The court in Plains Petroleum also rejected the other arguments advanced by the Service to support its tax-avoidance thesis. The IRS had the temerity to suggest that the mere fact that Plains was aware of Tri-Power's NOL (duh!) was enough to import a tax avoidance purpose. Sensibly though, the court concluded that the fact that Plains was aware of Tri-Power's NOL during the period leading up to the acquisition did not mandate a finding that Plains harbored a principal purpose of tax avoidance.

The court also rejected the Service's finding that Plains' investigation of Tri-Power's reserves was minimal in relation to the efforts Plains expended in investigating the status, amount and viability of Tri-Power's NOLs. The court was similarly unimpressed with the Service's argument that Plains purchased Tri-Power's reserves at an excessive price, suggesting that the excess was actually paid to secure Tri-Power's favorable tax attributes.

In fact, based on industry data, the court found that the price per unit of energy, paid for Tri-Power's reserves was actually smaller than the industry average for the relevant period. There was no premium paid here for a company, which sometimes can suggest that the premium is allocable to tax benefits such as NOLs.

The Service also sought to invoke the spirit of the consolidated return rules, suggesting to the court that something had to be done to stop tax avoidance here. The Service actually pointed out to the court that the consolidated return Separate Return Limitation Year (SRLY) rules require a new member's NOLs to be used to offset only the portion of the consolidated taxable income that it contributes. Those rules would be rendered meaningless, argued the Service, if asset drop-downs of the type occurring here could be undertaken with impunity.

How could Sec. 269 apply to "prevent frustration" of the purpose of the SRLY rules? To answer that question we should note that the SRLY rules are scheduled to be repealed in instances where Section 382 also applies to the transaction. The repeal will be effective when the proposed regulations embodying their demise are eventually finalized. In any event, the court was not moved to use Section 269 here.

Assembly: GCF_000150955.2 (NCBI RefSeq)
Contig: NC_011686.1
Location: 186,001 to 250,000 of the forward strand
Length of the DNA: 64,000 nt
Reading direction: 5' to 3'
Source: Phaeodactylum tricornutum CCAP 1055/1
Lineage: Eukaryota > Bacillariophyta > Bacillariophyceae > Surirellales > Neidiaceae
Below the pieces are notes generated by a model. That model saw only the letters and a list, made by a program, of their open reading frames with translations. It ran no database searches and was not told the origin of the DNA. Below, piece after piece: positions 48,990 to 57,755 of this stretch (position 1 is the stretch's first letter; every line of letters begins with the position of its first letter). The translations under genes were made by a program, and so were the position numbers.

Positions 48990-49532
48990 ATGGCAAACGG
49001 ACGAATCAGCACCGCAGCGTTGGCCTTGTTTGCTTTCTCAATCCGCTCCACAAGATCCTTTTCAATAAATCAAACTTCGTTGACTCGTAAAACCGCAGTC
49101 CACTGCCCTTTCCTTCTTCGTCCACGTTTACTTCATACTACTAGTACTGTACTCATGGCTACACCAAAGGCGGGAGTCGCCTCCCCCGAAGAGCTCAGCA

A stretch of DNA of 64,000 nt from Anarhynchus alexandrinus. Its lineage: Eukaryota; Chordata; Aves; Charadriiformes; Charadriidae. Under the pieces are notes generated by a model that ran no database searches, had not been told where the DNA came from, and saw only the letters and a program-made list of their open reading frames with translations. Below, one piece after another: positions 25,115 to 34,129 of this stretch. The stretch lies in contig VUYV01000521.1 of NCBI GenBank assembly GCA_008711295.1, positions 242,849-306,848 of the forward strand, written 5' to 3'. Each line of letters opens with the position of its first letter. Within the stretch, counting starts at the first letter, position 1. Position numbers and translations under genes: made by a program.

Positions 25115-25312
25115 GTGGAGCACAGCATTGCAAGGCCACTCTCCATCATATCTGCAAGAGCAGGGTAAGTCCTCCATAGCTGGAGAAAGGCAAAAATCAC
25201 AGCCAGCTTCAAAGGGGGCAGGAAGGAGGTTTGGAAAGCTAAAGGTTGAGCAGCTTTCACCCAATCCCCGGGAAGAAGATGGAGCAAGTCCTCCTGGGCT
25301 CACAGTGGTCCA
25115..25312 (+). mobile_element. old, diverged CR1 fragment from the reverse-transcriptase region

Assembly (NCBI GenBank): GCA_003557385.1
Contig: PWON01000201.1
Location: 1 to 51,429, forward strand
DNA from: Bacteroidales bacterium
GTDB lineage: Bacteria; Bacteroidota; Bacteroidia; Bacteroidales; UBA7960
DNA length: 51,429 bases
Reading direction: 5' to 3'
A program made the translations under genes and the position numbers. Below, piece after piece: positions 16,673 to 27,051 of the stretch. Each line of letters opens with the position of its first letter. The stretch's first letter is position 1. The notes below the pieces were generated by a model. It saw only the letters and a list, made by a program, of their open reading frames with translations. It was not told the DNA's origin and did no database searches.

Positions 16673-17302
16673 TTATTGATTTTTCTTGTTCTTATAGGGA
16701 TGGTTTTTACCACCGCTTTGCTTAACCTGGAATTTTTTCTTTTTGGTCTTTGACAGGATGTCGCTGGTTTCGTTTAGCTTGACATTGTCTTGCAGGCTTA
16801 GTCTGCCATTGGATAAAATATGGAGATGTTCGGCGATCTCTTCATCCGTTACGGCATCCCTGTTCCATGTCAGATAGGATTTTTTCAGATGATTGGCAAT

As Plains Petroleum indicates, Sec. 269 need not apply in such a case — because the course of action is only ordinarily indicative, but not necessarily determinative, of the requisite principal purpose. Where a fact pattern evoking visions of tax avoidance exists, and the Service still cannot successfully invoke Section 269, it seems relevant to question whether good old Section 269 has any continuing utility.

Interaction vs. Inaction

Indeed, despite the Service's view that Sections 269 and 382 operate independently, the practical result seems to leave Section 269 as a mere stepchild, and a poor one at that. Section 382 operates, with considerable precision, to inhibit NOL transfers. Section 382 is triggered by an ownership change with respect to the loss corporation. If such a change occurs, the amount of income the NOL can offset, in any year ending after the ownership change, is limited to the Section 382 limitation. This limitation equals the product of the value of the loss corporation's stock, immediately before the ownership change, and the long-term tax-exempt rate. At the moment, that rate is just over 5%.

The simple fact that Section 382 applies to an acquisition tends to suggest that the acquisition was not, within the meaning of Section 269, undertaken principally for tax-avoidance purposes.

It seems at least conceivable that Section 269 is breathing its last puffs of second hand smoke. After all, the court in Plains Petroleum concluded that Section 269 could only apply if it was found that the acquisition was undertaken, principally for tax-avoidance purposes. That, of course, is what the statute says, and the court just found too many facts suggesting there were bona fide business reasons for this acquisition. On the record, there was no way the court could find the predominant evil intent that kicks Section 269 into high gear.

As a result, the Service lost the case, one that arguably presented it with one of the more favorable fact patterns it could encounter. If anything, the argument for Section 269's viability simply has to be weaker under the post-1986 version of Section 382.

New Wave?

Perhaps it will be a while before the Service takes on another Section 269 case. Maybe it is even time for it to admit that Sec. 269 likely has little continuing utility as an enforcement weapon.

Section 269 and Tax Avoidance: Should the IRS Give Up?, Vol. 8, No. 2, The M&A Tax Report (September 1999), p. 4.